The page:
If you're looking to make positive changes in your diet and you wish to research the effects of eliminating sugar, this book is simply not a useful resource. It is more like a series of mommy blog posts rather than a carefully crafted scientific argument. Skip it.
There's some good technical information and I would like to absorb and take some more notes.
The children of course. They were the real heroes. Giving up Instant Gratification and dealing with Peer pressure.
They, especially She made me feel like there was a personal interest in my betterment as an individual.
This was a book that I had to digest in bits and pieces. No pun intended.
I'm searching for and better understanding the effect on my body and mind as to what I put in my mouth. MSG is another hidden monster that is putting a huge burden on our Healthcare System. I'm one of the Unfortunate (chronically ill) yet Fortunate Few that know and feel the effects of Food Additives. Sugar, an Enemy passed itself off as my Friend. Now I know! I can now make the decision on whether or not to let another Trojan Horse through the gates of my wellbeing.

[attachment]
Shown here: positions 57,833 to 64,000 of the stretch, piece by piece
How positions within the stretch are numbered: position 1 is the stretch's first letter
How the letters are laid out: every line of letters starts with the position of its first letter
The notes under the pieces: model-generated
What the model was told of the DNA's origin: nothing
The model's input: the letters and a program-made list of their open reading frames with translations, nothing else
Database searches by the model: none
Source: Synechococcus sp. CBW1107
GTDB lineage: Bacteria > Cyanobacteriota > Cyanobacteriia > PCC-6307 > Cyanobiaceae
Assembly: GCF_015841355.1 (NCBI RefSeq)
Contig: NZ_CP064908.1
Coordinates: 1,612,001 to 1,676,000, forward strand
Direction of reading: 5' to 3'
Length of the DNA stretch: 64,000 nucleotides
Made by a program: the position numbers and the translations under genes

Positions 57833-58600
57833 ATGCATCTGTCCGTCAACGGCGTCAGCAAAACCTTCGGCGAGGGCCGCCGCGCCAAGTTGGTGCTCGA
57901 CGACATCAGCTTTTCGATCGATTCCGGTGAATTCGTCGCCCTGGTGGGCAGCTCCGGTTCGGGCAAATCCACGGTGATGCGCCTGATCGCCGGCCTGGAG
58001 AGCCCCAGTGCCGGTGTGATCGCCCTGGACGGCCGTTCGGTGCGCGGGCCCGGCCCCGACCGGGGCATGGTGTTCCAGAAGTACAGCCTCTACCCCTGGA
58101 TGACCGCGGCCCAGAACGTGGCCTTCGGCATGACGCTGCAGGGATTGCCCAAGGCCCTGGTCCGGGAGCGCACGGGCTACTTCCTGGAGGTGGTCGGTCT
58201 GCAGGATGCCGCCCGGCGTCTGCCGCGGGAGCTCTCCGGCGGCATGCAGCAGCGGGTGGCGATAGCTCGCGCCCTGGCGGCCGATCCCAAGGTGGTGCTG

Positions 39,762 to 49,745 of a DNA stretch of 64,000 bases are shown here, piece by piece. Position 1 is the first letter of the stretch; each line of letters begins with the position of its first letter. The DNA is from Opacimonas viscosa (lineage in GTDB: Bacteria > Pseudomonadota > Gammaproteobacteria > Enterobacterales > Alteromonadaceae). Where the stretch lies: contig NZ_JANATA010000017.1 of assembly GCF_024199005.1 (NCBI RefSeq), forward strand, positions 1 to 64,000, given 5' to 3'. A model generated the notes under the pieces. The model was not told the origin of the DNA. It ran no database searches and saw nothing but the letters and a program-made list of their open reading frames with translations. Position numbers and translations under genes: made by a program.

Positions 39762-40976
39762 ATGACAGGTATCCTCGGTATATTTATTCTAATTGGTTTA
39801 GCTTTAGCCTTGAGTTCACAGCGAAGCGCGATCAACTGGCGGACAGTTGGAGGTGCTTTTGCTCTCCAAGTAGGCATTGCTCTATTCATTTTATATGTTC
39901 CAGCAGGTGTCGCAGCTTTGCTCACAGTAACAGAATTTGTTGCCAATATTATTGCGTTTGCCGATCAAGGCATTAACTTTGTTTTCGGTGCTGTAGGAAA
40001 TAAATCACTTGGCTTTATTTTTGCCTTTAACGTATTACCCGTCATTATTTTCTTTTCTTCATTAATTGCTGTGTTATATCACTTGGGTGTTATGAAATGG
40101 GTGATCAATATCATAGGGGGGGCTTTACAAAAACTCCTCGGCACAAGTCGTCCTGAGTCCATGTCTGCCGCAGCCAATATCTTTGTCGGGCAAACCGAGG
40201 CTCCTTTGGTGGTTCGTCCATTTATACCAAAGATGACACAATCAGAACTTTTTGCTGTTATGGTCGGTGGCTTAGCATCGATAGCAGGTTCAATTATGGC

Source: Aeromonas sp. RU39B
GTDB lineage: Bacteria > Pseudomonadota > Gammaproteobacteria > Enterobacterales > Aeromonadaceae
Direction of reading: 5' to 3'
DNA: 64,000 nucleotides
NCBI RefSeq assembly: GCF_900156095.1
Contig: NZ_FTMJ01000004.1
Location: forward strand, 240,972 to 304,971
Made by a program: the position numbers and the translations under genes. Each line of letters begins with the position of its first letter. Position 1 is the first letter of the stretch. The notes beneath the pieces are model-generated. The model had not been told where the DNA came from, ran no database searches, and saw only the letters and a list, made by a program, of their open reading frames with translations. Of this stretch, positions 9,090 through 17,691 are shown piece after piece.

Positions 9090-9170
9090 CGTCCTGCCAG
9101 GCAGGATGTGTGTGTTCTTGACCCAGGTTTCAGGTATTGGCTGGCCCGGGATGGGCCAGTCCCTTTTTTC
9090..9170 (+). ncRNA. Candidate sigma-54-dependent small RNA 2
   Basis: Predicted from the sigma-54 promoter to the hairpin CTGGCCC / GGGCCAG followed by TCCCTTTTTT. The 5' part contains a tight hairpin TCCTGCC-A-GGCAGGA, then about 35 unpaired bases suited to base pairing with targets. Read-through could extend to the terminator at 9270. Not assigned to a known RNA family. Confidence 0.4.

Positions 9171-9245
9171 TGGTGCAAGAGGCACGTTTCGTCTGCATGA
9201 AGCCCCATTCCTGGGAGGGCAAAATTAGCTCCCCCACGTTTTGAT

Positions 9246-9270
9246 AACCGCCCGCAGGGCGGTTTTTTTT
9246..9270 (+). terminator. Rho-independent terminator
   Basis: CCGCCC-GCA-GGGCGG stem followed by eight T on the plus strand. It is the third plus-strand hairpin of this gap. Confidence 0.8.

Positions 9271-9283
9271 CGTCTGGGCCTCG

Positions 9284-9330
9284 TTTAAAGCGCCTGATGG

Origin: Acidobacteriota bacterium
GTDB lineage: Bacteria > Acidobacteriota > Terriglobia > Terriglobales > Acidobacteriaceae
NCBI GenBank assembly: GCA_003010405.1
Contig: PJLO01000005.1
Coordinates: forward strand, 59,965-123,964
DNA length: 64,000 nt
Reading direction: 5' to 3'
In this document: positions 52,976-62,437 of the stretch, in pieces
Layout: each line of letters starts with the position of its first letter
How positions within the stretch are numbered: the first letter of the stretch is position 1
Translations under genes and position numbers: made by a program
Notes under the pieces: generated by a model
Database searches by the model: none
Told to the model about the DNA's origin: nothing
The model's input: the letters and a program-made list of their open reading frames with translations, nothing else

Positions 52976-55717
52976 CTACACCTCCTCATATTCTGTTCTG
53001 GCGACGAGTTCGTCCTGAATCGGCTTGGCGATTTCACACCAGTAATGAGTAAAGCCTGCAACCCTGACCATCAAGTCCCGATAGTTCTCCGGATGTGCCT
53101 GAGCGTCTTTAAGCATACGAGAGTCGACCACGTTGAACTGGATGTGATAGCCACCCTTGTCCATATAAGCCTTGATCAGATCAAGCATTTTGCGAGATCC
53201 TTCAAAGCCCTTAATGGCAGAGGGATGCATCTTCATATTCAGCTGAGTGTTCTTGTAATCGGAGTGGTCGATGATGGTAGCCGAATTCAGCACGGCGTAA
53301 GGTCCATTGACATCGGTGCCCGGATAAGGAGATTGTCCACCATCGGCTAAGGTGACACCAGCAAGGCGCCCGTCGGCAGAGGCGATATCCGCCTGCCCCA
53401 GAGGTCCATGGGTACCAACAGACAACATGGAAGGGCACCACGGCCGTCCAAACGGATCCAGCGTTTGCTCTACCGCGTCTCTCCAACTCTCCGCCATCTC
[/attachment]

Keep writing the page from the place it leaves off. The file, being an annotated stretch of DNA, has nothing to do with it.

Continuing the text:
"Making a drama where there was none"
There were one or two good tips but this
is just a blog. Excellent narrator.
Report Inappropriate Content
If you find this review inappropriate and think it should be removed from our site, let us know. This report will be reviewed by Audible and we will take appropriate action.